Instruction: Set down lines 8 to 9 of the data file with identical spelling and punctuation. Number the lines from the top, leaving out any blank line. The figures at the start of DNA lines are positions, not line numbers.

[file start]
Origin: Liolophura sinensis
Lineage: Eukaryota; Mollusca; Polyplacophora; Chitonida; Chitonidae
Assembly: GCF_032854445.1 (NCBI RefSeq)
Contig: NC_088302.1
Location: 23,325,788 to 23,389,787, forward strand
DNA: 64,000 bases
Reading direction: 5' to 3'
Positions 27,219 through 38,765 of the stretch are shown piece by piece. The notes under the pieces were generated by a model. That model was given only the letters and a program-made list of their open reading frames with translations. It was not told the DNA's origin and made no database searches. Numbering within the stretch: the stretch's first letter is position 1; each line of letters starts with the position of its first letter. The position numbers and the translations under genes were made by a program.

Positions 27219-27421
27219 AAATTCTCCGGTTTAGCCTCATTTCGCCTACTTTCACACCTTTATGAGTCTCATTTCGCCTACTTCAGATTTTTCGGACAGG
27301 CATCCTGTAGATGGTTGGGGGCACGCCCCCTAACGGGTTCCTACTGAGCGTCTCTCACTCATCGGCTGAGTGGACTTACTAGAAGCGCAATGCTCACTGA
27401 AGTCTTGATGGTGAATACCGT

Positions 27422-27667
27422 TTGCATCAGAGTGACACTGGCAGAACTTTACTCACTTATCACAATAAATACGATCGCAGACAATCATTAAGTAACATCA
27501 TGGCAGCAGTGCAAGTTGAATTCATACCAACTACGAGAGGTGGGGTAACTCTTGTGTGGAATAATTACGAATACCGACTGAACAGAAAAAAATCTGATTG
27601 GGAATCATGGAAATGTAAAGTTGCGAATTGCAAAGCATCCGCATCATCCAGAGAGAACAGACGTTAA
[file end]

Positions 27,219 through 38,765 of the stretch are shown piece by piece. The notes under the pieces were generated by a model. That model was given only the letters and a program-made list of their open reading frames with translations. It was not told the DNA's origin and made no database searches. Numbering within the stretch: the stretch's first letter is position 1; each line of letters starts with the position of its first letter. The position numbers and the translations under genes were made by a program.

Positions 27219-27421